Revision: Taking A Step Back

 

Image result for image person asking help

Have you ever been asked to read a friend’s manuscript, and, well, their work was borderline horrible? But that friend is so clueless that he/she thinks it’s PERFECT and is honestly thinks a movie deal will be offered any day now?

Well I’ve been that friend. My first drafts were horrible. In fact, I didn’t even know they were drafts. I thought I had a final product. And I thought I had a GOOD final product.

After the first pieces of feedback, I got busy rewording a few things here and there, changed a description or two. What I didn’t realize is I was waaaay off the mark in what needed to be fixed. It wasn’t a matter of copy edits. It was the story overall needed some attention. “Revision” was something that needed to sit tight while bigger issues were figured out.

Here’s what I wish helpful folks would have told me:

Dear Bitsy,

Thank you for the chance to review your manuscript. It’s a charming concept with some wonderful moments. But it needs a bit of work.

A book is a story, a destination. HOW you tell the story is almost more important than WHAT the story is. Both need to be solid.

A simple question to ask yourself is: My books is about _______ but underneath it’s about ________. Wanting to dance, for example, is really a story about wanting to find a partner, or wanting to belong. Knowing what your character wants is what your story is about.

I think it might help if you start out with a commonly-used formula: This is a story about (name main character) who more than anything wants/fears (identify desire) but can’t get it because (list <ideally three> obstacles standing in her way) until (climax or resolution).

It might take you a week to figure these out; don’t just write the first, things that pop into your head. Really think it through.

Then create an outline. Don’t just rewrite what you’ve already got.

Stare at the outline. Rewrite it until it’s exactly what you want to write about. Then, write out and explain the beginning, the middle and the end, in a few sentences each. There needs to be a “problem” that the main character tries to fix, twice, before trying something new/different a third time, when she finds a solution. The successful way it was figured out is typically based on what she learned from the first two tries.

Otherwise you’re changing a little here, a little there, and the story starts to unravel because eventually the end of the book no longer reflects the original purpose/thought/storyline. Changing sentence #4 can change sentence 47 which means sentence 11 needs changing, etc, etc, until you’re running around in circles.

You need to look at it from the big picture. Fixing commas and apostrophes are the least of your worries right now. If you’ve got an outline, you have a better frame of reference on how slight changes can affect the whole story. You’ll have less to rework in the end.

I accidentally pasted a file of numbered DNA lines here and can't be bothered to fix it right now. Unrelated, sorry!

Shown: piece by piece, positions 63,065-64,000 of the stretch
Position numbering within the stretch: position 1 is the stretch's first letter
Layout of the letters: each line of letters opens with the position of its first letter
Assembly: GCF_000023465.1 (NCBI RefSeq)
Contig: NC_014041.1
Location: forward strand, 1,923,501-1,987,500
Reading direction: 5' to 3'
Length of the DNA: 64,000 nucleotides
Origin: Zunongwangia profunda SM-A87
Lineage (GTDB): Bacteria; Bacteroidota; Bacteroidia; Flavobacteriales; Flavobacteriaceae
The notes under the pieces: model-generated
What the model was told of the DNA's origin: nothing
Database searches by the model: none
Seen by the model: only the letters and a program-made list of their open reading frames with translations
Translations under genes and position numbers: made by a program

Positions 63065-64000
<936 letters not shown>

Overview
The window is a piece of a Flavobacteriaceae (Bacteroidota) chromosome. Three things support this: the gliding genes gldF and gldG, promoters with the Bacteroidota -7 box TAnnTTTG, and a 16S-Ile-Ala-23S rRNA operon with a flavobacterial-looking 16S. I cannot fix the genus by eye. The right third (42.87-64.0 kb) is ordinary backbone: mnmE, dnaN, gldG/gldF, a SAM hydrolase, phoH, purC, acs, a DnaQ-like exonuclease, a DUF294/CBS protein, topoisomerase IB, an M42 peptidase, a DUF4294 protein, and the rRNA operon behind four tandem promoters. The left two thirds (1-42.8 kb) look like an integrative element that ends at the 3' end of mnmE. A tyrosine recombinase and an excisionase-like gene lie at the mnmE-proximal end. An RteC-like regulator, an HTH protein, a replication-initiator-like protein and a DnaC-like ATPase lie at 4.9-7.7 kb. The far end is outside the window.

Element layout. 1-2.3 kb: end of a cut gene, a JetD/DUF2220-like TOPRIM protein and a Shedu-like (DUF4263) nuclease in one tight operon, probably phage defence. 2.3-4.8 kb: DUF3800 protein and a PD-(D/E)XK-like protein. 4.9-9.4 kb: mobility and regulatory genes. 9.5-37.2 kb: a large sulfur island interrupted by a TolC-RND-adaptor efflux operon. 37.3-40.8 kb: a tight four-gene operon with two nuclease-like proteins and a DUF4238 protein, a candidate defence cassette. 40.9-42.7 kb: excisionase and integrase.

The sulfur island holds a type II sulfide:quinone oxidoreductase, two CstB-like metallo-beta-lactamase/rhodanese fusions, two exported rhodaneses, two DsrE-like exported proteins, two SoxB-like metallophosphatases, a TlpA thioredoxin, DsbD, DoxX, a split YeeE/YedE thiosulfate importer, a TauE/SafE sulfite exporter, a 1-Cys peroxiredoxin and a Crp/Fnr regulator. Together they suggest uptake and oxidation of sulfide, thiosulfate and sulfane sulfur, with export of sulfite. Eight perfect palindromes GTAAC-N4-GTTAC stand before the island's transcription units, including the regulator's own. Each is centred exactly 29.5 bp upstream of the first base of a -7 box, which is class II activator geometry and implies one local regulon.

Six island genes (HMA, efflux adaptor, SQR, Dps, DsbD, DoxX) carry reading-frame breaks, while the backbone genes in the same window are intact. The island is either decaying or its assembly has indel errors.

The story needs to follow what’s called a “story arc.” (Google it and you’ll see graphs and explanations.) What is the main problem? Is it addressed from the start, or do you only learn of it as as it’s being fixed? Tell us early on, so we are committed and ready to join the main character on her journey.

I know there are exceptions to the rules of the formula (above, in italics), but it’s the most effective way to clean up a story or storyline in order to get published. It’s a tough market out there and publishers only want the very best of the very best. I think the formula and the outline will be a big help. Then the words will write themselves.

I bet if you give the formula and then an outline a try, you’ll see how much easier it will be to fit the pieces together.

I hope that all makes sense. I know I gave you a lot to think about and work on, but nothing worth it is ever easy

Best of luck on your writing adventure!

Signed,

Miss Interpretation

If I apply the simplest form of the formula to a current manuscript of mine, I get:

This is a story about Sawyer, who more than anything wants to dance, but can’t because he asked someone who said no, he asked someone else who refused, until he finally found someone who says yes. After revealing a secret, Sawyer and his dance partner end up laughing, and dancing, the night away. 

Put another way: Sawyer had a problem. He figured out a plan to fix it. It didn’t work, twice, but he stuck it out and ultimately won. The story starts out sweet, has a few emotional ups and downs, then a big up followed by even bigger up, and the tension is resolved by the end. If you were to graph the plot line, it would look like this:
or, even more simply, this:
I would have saved a TON of time on revision if I realized I wasn’t even ready to revise. I need to take steps I should have taken before I finished writing it. Only THEN could I start revising.
Hopefully you’ll think of this before or during your next manuscript creation. Consider applying the formula to a manuscript you’ve already been working on for ages but couldn’t quite figure out what was wrong. I bet you’ll be surprised at how cleaner and clearer it your manuscript becomes. When the “real” revising starts, you’ll have a much easier time because you’ve got a roadmap of where you’re headed and where you want to end up.
Give it a try and let me know what you find. I hope it’s as helpful to you as it has been to me.
*images from nopretrib.com, bedssport.blogspot.comprofessionalsalesengineer.comembiddulph.com, and www.speedofcreativity.org
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